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and Mediation Center
Lilly ICOS LLC v. Loris Mosser
Case No. D2005-1157
1. The Parties
The Complainant is Lilly ICOS LLC of Wilmington, Delaware, United States of America, represented by Baker & Daniels LLP of Indianapolis, Indiana, United States of America.
The Respondent is Loris Mosser, of New Ark, Algeria.
2. The Domain Name and Registrar
The disputed domain name <mycialispharmacy.org> (the “Domain Name”)
is registered with Gandi SARL (the “Registrar”).
3. Procedural History
The Complaint was filed with the WIPO Arbitration and Mediation Center (the “Center”) by email on November 7, 2005, and in hard copy on November 10, 2005. The Center transmitted its request for registrar verification to the Registrar by email on November 8, 2005. The Registrar responded by email the same day, confirming that it was the registrar and the Respondent was the registrant of the Domain Name, that the Uniform Domain Name Dispute Resolution Policy (the “Policy”) applied to the registration, that the Domain Name would remain locked during this proceeding, and that the registration agreement contained a submission to the jurisdiction of the courts of Paris, France, where the Registrar’s principal office is located; and providing the contact details in respect of the registration on its Whois database. However, the Registrar stated that its registration agreement was available in either English or French, and that it could not confirm which was chosen by the Respondent. The Registrar also stated that it had not received a copy of the Complaint.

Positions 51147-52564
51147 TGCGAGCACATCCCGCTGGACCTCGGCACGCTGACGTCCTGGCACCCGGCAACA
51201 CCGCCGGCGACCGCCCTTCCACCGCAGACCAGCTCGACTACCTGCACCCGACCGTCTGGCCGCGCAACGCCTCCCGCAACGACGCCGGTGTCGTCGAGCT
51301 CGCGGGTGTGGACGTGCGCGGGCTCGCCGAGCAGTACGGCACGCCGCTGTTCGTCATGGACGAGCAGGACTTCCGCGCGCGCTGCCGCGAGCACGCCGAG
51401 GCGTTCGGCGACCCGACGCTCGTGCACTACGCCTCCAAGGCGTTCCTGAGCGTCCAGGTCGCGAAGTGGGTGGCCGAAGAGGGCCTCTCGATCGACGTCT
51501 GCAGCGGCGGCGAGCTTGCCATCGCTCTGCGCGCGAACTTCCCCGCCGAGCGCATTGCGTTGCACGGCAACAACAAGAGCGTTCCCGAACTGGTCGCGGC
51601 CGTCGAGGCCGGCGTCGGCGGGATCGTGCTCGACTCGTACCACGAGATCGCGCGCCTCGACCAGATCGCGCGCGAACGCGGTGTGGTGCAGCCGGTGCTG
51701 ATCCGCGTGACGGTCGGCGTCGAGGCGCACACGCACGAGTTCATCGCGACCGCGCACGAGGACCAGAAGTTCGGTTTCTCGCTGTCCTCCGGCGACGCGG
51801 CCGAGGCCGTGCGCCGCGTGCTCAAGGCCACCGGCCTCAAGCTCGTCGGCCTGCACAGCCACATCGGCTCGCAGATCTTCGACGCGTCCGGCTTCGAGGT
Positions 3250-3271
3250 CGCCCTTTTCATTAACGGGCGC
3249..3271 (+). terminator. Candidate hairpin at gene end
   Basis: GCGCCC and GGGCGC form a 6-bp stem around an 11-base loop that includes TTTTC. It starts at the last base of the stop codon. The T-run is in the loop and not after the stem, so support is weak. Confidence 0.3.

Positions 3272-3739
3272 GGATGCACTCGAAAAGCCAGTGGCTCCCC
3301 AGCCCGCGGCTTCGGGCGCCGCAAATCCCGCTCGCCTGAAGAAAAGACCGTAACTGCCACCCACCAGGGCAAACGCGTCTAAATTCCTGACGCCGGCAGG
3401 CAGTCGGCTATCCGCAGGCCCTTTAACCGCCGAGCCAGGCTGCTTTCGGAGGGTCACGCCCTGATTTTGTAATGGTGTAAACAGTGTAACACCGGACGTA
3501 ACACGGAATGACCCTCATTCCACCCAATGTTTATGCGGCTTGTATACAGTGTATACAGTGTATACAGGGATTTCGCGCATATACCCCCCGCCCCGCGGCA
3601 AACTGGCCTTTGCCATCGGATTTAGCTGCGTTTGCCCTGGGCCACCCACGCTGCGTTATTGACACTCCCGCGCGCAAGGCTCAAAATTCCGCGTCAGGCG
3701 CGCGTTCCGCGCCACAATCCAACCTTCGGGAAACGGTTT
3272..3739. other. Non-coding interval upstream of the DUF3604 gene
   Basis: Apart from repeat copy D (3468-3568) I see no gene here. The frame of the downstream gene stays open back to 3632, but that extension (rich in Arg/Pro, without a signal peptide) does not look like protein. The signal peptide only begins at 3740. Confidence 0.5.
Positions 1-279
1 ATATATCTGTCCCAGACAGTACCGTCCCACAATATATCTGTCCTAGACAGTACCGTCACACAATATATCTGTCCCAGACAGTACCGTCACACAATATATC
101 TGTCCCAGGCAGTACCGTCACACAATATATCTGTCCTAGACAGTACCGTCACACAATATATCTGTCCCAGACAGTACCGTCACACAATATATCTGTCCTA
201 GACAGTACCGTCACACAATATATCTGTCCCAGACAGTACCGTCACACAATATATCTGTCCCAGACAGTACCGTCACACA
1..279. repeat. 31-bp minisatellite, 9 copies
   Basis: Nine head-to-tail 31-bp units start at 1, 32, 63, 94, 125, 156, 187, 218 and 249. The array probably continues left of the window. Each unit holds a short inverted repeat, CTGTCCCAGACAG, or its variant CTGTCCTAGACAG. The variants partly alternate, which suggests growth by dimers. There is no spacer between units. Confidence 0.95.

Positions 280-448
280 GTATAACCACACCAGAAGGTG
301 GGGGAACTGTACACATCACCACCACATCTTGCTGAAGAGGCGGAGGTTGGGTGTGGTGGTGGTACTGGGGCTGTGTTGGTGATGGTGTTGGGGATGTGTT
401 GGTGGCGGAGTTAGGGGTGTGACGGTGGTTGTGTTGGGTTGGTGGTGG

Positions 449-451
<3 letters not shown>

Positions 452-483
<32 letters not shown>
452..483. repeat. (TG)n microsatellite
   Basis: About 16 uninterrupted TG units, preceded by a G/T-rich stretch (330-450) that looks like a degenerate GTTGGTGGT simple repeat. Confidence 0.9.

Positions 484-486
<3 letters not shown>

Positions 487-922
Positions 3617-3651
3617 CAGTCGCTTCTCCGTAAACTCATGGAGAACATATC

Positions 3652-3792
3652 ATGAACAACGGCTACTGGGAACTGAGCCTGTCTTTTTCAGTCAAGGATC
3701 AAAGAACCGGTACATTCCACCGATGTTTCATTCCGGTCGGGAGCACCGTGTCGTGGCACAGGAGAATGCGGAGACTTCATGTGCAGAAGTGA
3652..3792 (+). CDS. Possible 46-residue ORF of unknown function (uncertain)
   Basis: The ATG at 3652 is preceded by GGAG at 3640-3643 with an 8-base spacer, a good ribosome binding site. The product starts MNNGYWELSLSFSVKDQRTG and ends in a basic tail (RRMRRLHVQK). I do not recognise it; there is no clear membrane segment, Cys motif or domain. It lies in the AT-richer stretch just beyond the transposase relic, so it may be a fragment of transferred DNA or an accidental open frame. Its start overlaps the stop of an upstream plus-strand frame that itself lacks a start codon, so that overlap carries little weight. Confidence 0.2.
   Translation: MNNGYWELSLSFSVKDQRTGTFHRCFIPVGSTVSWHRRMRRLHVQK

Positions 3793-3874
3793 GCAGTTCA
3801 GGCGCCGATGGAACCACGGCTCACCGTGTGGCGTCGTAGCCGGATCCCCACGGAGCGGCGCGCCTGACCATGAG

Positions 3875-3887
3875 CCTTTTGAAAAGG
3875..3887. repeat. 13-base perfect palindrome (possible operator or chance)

The Panel considers it likely that the English language version of the Registration Agreement was used by the Respondent, since the Respondent’s website is in English, as was a communication by the Respondent in this proceeding (see below). However, if the language of the Registration Agreement was French, the Panel hereby determines that the language of this proceeding shall be English in accordance with paragraph 11 of the Rules for Uniform Domain Name Dispute Resolution Policy (the “Rules”). In so determining the Panel has taken into account the fact that the Complaint has been filed in English, that the Respondent appears to understand English, and that the Respondent has made no request that the proceeding be conducted in French. In these circumstances, it is convenient and fair to proceed in English.
Any failure on the part of the Complainant to send the Complaint to the Registrar was cured by the Center’s transmission to the Registrar of a copy of the Complaint with the Notification of Complaint and Commencement of Administrative Proceeding as mentioned below.